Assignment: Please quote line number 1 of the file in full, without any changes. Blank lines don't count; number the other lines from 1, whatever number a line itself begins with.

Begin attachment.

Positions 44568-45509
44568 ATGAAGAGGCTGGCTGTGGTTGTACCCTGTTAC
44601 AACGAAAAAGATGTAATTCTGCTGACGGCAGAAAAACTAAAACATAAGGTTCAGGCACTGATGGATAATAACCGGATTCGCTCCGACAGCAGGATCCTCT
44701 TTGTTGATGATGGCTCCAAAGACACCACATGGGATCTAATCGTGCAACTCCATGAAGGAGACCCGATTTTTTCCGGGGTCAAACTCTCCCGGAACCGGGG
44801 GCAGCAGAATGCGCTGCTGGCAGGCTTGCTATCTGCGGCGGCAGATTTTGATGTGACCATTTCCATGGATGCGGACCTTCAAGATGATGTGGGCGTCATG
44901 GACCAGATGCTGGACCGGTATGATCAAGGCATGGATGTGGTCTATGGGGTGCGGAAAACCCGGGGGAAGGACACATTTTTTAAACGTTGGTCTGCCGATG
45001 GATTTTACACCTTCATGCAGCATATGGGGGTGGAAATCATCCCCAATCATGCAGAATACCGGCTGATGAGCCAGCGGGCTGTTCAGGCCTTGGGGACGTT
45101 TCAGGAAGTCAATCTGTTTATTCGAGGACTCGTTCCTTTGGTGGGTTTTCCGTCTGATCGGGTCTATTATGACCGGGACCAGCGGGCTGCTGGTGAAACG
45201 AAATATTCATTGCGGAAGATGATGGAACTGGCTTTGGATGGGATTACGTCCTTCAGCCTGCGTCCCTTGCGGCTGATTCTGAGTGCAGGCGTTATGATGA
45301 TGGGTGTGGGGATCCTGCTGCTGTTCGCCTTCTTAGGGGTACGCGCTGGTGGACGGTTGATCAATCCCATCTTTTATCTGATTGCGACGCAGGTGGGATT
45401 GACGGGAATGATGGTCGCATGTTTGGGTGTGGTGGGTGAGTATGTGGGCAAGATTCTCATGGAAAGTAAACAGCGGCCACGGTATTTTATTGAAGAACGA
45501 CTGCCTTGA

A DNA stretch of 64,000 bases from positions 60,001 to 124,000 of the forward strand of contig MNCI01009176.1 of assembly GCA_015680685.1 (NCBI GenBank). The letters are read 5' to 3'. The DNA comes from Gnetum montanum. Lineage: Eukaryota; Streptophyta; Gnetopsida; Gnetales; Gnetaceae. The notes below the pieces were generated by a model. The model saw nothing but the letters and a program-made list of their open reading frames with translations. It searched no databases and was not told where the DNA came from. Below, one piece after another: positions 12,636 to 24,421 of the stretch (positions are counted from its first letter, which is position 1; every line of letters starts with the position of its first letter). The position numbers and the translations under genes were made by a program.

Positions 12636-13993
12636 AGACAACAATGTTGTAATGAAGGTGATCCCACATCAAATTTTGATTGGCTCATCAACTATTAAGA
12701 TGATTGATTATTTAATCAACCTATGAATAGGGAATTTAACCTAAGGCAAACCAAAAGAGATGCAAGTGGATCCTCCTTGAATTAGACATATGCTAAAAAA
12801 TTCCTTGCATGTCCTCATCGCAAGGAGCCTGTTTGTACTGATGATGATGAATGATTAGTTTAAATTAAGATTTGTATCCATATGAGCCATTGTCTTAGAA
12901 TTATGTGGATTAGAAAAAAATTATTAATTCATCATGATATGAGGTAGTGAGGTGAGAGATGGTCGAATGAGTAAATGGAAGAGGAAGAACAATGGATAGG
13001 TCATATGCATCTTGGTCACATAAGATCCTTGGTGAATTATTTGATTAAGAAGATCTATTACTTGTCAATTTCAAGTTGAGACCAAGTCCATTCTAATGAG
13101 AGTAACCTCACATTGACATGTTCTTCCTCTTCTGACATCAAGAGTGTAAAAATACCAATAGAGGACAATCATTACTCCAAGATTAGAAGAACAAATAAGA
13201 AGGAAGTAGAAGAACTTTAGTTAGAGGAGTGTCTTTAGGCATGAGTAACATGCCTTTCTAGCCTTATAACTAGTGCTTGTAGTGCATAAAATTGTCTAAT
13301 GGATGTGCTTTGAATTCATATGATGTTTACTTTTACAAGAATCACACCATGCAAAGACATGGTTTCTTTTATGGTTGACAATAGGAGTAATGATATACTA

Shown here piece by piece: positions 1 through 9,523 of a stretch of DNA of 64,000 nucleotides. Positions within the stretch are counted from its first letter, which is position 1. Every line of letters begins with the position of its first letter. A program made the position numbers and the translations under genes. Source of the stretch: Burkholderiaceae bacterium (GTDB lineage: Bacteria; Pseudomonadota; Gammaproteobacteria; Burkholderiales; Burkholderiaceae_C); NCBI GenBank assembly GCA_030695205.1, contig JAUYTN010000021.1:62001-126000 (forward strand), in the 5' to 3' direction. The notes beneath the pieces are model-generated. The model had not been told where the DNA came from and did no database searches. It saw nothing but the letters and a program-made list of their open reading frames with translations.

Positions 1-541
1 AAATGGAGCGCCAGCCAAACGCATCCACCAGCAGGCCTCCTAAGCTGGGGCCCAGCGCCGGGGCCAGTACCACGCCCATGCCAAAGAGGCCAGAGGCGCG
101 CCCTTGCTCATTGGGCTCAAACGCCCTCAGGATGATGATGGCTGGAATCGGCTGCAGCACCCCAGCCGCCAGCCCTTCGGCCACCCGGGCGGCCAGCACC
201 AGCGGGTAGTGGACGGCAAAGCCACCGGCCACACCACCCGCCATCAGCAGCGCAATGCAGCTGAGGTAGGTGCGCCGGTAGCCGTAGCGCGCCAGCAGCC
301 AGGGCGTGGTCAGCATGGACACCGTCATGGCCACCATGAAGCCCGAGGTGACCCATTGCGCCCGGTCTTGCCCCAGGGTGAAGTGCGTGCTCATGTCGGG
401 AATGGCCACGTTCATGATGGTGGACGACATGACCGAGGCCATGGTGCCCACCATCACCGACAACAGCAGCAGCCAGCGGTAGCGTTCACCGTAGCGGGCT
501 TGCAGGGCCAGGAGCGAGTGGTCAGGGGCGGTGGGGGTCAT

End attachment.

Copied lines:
Positions 44568-45509